Erythropoietic protoporphyria (EPP)CutaneousErythropoietic
Hepatoerythropoietic porphyria (HEP)CutaneousHepatic/erythropoietic
Hereditary coproporphyria (HCP)Neurologic (cutaneous possible but rare)Hepatic
Familial porphyria cutanea tarda (F-PCT)CutaneousHepatic
Variegate porphyria (VP)Cutaneous & neurologicHepatic
X-linked protoporphyria (XLP)CutaneousErythropoietic

ALA = aminolevulinic acid

1.

Prevalence

Fewer than 100 individuals with HEP have been reported in the literature. The frequency of HEP can only be inferred based on that of familial porphyria cutanea tarda (F-PCT), which occurs in one in 20,000 individuals. Note: Over a ten-year period from 2007 to 2017, a referral center / porphyria-specific diagnostic laboratory provided molecular diagnostic testing on four unrelated individuals with HEP, identifying one novel variant [Weiss et al 2019].

Two founder variants have been identified in Norway [Aarsand et al 2009]. See Table 5.

Differential Diagnosis

Other types of hereditary porphyria in the differential diagnosis of hepatoerythropoietic porphyria (HEP) are summarized in Table 4.

Table 4.

Other Types of Porphyria in the Differential Diagnosis of Hepatoerythropoietic Porphyria

GeneDisorderMOISkin LesionsDistinguishing Features / Comment
CPOX Hereditary coproporphyria (HCP)ADBlistering skin lesions closely resembling lesions of CEP
  • HCP, an acute hepatic porphyria, is generally accompanied by neurovisceral features, esp bouts of severe abdominal pain, which are not observed in HEP. Development of blistering skin disease is uncommon in HCP, whereas it is present & severe in HEP. Mild manifestations of HEP can be mistaken for HCP.
  • ↑ in zinc protoporphyrin is seen in HEP & not in HCP. In CEP fecal porphyrin levels of coproporphyrin III are significantly ↑.
PPOX Variegate porphyria (VP)ADBlistering skin lesions are nearly identical to those in HEP. Cutaneous manifestations in HEP are chronic & blistering (like in VP) but are usually more severe than those of VP, because circulating porphyrin levels in HEP are usually much higher than in VP.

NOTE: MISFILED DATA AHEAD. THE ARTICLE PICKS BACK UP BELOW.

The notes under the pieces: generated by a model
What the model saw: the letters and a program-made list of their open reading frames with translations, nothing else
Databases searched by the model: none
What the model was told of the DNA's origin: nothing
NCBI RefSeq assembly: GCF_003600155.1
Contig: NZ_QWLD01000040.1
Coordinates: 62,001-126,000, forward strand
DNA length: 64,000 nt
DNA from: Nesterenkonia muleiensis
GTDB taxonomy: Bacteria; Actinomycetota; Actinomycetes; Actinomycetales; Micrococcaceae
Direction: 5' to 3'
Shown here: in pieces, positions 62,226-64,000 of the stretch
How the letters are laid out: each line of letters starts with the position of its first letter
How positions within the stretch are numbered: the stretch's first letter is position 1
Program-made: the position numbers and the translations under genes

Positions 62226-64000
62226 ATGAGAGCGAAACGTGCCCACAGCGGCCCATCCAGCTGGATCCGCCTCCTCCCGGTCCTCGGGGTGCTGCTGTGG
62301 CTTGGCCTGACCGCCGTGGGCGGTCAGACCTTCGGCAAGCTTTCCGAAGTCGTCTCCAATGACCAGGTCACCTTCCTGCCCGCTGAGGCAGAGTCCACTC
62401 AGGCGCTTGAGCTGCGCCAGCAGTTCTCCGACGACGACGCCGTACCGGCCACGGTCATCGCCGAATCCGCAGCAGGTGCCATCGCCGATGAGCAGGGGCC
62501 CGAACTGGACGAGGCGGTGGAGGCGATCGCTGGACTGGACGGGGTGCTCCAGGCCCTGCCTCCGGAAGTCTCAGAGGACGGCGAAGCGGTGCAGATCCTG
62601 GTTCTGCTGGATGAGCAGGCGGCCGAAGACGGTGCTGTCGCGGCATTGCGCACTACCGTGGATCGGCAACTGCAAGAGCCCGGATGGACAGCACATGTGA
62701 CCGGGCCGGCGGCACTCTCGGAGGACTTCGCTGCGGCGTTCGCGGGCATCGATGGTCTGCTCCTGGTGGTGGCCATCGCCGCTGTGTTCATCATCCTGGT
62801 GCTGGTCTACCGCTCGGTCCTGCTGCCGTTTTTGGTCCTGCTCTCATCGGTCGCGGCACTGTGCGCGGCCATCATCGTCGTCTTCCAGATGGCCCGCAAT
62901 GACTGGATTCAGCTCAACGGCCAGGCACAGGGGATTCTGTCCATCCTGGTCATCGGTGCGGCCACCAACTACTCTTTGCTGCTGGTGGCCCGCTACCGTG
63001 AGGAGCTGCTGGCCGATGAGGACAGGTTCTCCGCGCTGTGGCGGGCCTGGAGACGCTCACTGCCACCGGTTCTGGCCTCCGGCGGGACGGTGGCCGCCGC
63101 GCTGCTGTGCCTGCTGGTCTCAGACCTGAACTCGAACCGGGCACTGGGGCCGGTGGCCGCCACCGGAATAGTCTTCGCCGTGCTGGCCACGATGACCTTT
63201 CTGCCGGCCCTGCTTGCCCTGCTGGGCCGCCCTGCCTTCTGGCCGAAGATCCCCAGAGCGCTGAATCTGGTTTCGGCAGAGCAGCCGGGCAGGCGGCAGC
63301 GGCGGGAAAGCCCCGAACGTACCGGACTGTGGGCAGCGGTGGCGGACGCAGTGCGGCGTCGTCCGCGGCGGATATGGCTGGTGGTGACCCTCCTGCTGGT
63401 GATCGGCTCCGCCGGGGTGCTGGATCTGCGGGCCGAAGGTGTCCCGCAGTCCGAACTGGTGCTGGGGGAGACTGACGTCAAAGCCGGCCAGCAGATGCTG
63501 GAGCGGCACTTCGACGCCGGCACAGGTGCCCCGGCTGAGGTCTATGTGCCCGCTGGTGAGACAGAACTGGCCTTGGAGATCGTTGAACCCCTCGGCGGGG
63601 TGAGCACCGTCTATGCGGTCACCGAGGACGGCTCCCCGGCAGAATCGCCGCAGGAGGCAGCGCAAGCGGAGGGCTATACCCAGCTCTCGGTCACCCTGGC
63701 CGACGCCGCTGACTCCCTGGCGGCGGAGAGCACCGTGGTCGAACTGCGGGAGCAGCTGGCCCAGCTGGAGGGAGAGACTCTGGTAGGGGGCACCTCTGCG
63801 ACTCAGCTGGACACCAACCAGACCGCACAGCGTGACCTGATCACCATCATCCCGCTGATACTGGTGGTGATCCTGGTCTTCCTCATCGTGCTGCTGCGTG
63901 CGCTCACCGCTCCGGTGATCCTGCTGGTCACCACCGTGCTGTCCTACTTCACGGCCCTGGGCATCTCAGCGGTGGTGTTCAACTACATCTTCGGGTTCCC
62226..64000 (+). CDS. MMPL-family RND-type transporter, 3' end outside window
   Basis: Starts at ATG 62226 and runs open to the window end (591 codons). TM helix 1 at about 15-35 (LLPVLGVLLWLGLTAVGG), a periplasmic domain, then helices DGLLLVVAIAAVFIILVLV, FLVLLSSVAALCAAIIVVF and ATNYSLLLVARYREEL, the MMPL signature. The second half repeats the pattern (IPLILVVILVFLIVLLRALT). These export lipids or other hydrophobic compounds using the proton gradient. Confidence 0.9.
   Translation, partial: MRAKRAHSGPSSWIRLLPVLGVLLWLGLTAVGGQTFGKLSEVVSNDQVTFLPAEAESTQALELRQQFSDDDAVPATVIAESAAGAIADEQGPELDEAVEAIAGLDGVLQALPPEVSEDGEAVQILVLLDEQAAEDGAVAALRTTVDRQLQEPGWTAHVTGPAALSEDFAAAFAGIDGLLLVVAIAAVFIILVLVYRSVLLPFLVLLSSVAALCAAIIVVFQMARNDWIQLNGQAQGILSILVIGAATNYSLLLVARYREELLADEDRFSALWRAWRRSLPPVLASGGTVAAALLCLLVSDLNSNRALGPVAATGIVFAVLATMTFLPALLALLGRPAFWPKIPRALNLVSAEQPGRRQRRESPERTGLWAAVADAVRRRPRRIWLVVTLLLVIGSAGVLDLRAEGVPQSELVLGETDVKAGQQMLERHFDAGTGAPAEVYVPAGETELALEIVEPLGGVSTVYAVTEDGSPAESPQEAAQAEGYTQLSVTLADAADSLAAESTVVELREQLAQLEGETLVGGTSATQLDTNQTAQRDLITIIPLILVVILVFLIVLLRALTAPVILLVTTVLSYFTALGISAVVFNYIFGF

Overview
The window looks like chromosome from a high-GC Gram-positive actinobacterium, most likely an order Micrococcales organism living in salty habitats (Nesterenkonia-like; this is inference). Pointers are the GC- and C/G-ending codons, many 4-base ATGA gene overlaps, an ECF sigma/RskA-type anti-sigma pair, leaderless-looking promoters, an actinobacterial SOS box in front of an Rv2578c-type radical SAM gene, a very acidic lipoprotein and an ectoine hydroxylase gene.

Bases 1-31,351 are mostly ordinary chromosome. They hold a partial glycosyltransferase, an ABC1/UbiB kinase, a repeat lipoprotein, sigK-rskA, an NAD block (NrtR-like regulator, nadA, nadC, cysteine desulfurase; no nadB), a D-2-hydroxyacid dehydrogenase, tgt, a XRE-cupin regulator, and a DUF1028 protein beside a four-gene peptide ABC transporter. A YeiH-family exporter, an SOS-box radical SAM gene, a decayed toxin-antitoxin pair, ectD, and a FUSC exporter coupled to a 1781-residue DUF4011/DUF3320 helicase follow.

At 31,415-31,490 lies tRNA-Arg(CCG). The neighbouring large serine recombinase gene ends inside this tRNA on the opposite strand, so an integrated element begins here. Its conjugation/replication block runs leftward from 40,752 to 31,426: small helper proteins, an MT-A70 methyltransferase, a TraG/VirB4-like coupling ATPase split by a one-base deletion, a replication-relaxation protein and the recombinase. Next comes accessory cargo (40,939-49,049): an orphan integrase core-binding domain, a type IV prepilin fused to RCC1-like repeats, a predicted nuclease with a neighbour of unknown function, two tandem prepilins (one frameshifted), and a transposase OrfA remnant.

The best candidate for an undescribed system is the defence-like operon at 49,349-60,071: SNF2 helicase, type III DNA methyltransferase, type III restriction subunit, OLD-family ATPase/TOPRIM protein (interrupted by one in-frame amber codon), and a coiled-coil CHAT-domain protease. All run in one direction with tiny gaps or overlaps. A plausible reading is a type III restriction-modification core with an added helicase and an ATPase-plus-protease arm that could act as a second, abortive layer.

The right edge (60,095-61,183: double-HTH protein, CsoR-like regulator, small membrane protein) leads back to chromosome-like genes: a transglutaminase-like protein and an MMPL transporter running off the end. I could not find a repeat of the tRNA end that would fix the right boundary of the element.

• VP is a cutaneous & acute porphyria & can present w/cutaneous manifestations &/or acute attacks of neurovisceral manifestations similar to AIP.
  • Plasma porphyrin fluorescence scanning of diluted plasma at neutral pH w/peak wavelength ~626 nm is seen w/VP. This is very useful in differential diagnosis. In PCT & HEP, peak emission wavelength is ~619-622 nm.
UROD Familial porphyria cutanea tarda (F-PCT)ADSkin lesions resemble those of HEP but are less severe & typically begin later, in the 5th or 6th decade of life.Because laboratory findings in F-PCT & HEP can be clinically indistinguishable at time of diagnosis, molecular genetic testing is necessary to discriminate between these disorders. Measurement of UROD enzyme activity is not an accurate method to distinguish between F-PCT & HEP.
UROS
GATA1
Congenital erythropoietic porphyria (CEP)AR
XL 1
The skin lesions of CEP, like those seen in HEP, appear early in life (i.e., in infancy or childhood) & are severe & mutilating.In both CEP (a cutaneous, erythropoietic porphyria) & HEP, ↑ severity is attributed to plasma concentration of porphyrin. Although CEP can be mistaken for HEP, urine porphyrin analysis (which shows marked ↑ in uroporphyrin & coproporphyrin type I in CEP) helps exclude other cutaneous porphyrias. Fecal analysis may be necessary, particularly for persons w/late onset.

AD = autosomal dominant; AIP = acute intermittent porphyria; AR = autosomal recessive; HEP = hepatoerythropoietic porphyria; MOI = mode of inheritance; PCT = porphyria cutanea tarda; UROD = uroporphyrinogen decarboxylase; XL = X-linked

1.

CEP caused by biallelic UROS pathogenic variants is inherited in an autosomal recessive manner. CEP caused by a hemizygous GATA1 pathogenic variant is inherited in an X-linked manner.

Other Disorders in the Differential Diagnosis of HEP

Sporadic porphyria cutanea tarda (i.e., porphyria cutanea tarda type 1 that is not associated with a UROD pathogenic variant) is clinically indistinguishable from HEP and familial PCT and is highly influenced by susceptibility factors associated with PCT (see Familial Porphyria Cutanea Tarda, Susceptibility Factors). In these cases, the excess porphyrins are produced only in the liver.